Is Al Gore destined to be the Adlai Stevenson of our age? Stevenson, who also came from a political family (his grandfather was Grover Cleveland's vice president), won the Democratic presidential nomination in 1952 and 1956 and both times was defeated by Dwight D. Eisenhower. Stevenson was considered an intellectual -- an "egghead" in the jargon of the day -- witty and erudite. Ike, on the other hand, was a clumsy speaker, a syntax-mangler who supposedly thought no great thoughts. He won both times in a walk.
If my reference to Eisenhower brings George W. Bush to mind, it is supposed to. The two are hardly the same, of course. Ike was a war hero who, for most of his career, so obfuscated his political leanings that both Democrats and Republicans wanted him to be their presidential candidate. And when he did run for the White House, he did not eke out a victory -- no hanging chads for him -- but neatly trounced Stevenson. America really liked Ike.
Democrats were perplexed. To them, Ike was a bumbler, something of a political coward as well. He had refused to publicly rebuke that red-baiting demagogue, Sen. Joseph McCarthy of Wisconsin. Ike was both slow and reluctant to bring what was then called the "moral suasion" of the White House down on the side of the nascent civil rights struggle. And he appeared to be a delegator's delegator -- so detached from the workings of his own White House that sometimes he seemed ignorant of what was going on. He was Reagan before Reagan.
But what really mystified many Stevenson fans was how the country did not appreciate that their man was brilliant and Ike a fool. These people judged both men as if they were taking their orals -- the way they spoke, the clarity of their thoughts, just the right reference to something from the classics. Stevenson could do that; Ike could not. The cartoonists had a field day.
If anything, Bush is sometimes characterized as even more of a cartoon figure -- a man of such mangled syntax he makes Ike seem downright Shakespearean. And yet, as Bob Woodward shows us in his new book, "Bush at War," Bush had what it took to lead his contentious war cabinet and, much more important, the nation in the wake of the Sept. 11, 2001, terrorist attacks. His performance has not been without glitches and mistakes, but in his demeanor, his body language -- his something -- he has won the confidence of the American people.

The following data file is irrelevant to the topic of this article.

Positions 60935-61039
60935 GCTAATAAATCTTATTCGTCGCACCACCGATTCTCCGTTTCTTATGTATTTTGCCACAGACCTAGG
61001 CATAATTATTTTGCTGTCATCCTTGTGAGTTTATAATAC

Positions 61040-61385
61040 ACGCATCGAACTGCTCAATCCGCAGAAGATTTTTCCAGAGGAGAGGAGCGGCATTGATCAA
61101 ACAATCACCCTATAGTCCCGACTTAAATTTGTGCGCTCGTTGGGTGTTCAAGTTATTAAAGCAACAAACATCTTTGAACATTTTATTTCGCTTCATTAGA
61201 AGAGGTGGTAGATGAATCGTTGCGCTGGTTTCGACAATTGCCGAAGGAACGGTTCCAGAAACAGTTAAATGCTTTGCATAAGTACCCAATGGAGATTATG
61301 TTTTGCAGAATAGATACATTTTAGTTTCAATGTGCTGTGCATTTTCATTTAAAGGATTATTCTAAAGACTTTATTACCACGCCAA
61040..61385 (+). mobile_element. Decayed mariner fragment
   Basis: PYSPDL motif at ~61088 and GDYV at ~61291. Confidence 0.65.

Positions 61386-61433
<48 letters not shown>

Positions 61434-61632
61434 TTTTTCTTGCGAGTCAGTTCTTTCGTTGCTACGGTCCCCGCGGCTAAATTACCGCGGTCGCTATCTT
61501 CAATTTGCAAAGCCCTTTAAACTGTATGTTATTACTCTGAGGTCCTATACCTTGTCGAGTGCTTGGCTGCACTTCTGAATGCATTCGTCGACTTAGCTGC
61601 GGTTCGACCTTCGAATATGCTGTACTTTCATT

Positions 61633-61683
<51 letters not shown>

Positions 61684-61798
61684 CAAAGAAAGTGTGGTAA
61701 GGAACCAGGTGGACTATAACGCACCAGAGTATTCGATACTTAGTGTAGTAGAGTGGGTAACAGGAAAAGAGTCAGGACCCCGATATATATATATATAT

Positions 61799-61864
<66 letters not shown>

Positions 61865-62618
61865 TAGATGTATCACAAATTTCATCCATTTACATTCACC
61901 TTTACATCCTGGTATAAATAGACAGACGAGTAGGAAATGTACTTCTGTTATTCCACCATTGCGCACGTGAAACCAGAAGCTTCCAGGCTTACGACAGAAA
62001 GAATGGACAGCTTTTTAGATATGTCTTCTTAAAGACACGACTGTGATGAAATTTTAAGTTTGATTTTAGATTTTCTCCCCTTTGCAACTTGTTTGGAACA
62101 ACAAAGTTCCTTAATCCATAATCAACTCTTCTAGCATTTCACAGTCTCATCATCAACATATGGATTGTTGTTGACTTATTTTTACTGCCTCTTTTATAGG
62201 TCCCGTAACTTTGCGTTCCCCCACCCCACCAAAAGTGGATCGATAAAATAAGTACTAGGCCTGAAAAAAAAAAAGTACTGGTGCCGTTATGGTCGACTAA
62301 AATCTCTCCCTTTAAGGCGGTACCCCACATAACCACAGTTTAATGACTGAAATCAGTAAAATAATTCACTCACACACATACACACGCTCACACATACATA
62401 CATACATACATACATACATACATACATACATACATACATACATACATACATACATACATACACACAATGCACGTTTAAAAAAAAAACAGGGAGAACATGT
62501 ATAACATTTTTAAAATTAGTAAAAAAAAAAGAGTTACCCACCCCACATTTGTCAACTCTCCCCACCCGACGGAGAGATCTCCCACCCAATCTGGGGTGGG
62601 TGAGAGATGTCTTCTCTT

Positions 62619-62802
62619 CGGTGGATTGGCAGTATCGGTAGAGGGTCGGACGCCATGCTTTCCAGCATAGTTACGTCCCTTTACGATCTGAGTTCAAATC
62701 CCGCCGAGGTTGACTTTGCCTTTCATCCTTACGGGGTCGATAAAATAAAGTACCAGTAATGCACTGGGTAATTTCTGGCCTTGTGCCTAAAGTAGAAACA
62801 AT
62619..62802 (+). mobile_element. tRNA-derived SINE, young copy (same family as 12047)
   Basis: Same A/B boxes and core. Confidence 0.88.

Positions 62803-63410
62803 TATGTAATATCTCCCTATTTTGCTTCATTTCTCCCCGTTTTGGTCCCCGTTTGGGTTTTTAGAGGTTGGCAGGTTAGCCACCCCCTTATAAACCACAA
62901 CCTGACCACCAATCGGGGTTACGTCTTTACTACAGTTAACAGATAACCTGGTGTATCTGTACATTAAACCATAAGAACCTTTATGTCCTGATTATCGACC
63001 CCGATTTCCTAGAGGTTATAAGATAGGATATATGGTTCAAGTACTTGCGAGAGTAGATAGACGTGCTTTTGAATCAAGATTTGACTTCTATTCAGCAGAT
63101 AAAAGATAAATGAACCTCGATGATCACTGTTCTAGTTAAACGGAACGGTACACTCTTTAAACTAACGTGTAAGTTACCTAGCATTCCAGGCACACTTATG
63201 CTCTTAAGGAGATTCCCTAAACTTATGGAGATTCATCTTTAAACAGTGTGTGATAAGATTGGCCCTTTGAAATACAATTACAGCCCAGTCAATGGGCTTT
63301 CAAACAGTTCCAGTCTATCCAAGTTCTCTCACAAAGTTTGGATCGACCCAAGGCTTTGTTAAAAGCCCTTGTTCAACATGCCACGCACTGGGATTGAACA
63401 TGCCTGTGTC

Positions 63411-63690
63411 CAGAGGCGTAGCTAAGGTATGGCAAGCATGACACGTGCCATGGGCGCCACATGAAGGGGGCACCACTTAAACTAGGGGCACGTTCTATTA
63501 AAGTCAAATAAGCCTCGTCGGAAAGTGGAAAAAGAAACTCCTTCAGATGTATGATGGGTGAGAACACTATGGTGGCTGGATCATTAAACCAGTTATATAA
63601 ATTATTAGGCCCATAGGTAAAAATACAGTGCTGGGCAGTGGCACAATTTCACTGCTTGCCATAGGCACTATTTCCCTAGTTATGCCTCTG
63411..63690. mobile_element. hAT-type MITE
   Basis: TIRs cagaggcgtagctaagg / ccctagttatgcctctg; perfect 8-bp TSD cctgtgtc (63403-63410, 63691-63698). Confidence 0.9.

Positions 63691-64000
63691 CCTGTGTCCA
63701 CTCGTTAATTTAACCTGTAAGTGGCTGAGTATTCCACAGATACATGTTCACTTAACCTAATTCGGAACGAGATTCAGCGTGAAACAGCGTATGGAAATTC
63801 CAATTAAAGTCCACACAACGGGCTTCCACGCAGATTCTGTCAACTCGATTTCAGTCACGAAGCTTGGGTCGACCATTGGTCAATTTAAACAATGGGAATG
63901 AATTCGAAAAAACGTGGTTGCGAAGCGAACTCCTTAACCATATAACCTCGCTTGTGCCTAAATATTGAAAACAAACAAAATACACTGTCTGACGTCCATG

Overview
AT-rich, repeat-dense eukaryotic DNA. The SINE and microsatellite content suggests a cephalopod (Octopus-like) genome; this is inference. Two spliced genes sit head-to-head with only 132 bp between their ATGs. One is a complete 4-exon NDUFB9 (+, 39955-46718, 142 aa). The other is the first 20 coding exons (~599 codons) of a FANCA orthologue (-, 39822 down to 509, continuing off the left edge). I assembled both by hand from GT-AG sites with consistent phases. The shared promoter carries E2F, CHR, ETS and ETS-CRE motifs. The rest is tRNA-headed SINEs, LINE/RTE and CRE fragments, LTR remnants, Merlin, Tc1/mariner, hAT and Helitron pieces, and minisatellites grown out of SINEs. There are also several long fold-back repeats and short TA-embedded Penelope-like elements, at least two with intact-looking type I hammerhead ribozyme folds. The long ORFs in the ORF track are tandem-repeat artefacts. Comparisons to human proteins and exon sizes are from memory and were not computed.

The details in Woodward's book are riveting -- he's not the proverbial fly on the wall, he's the wall itself -- but they don't change the larger picture. The proof of Bush's performance is in the pudding. He did not merely lead the GOP to victory in the recent midterm election, he emerged as the country's dominant politician -- popular in general, adored within his own party. For the moment, at least (a columnist's dodge), he seems in sync with the nation.
And yet in certain Democratic circles, the caricature of Bush as a fool clings with great tenacity. Daily, it seems, I get yet another Bush joke via e-mail. Some of them make me laugh, even though I know the basis for them is untrue. But the people who send them aren't laughing at the assumption. They believe it. To be blunt, they think the president is a dope.
As some of us learned in high school, verbal agility ain't everything. No one would dispute that Gore has it, and yet presidentially speaking, he doesn't get the girl. Just recently, for instance, the New York Times found in a poll that Gore was rated favorably by only 19 percent of respondents -- and unfavorably by 43 percent.
Those figures, the Times said, were among the worst since the paper started asking that question in 1987. Even among Democrats (33 percent) and independents (17 percent), Gore's favorable rating does not get close to 50 percent -- this after he had completed a book promotion tour in which, it seemed, he appeared everywhere except on al-Jazeera.
Gore is now considering whether to run for president again. If he does, he will be the presumptive front-runner, the candidate with the greatest name recognition if not the greatest claim on the nomination: He actually won the popular vote last time out. Still, now is not then, and the Bush of the campaign is not the Bush in the White House.
More and more, Bush is looking like Ike. And more and more, Gore is looking like Stevenson.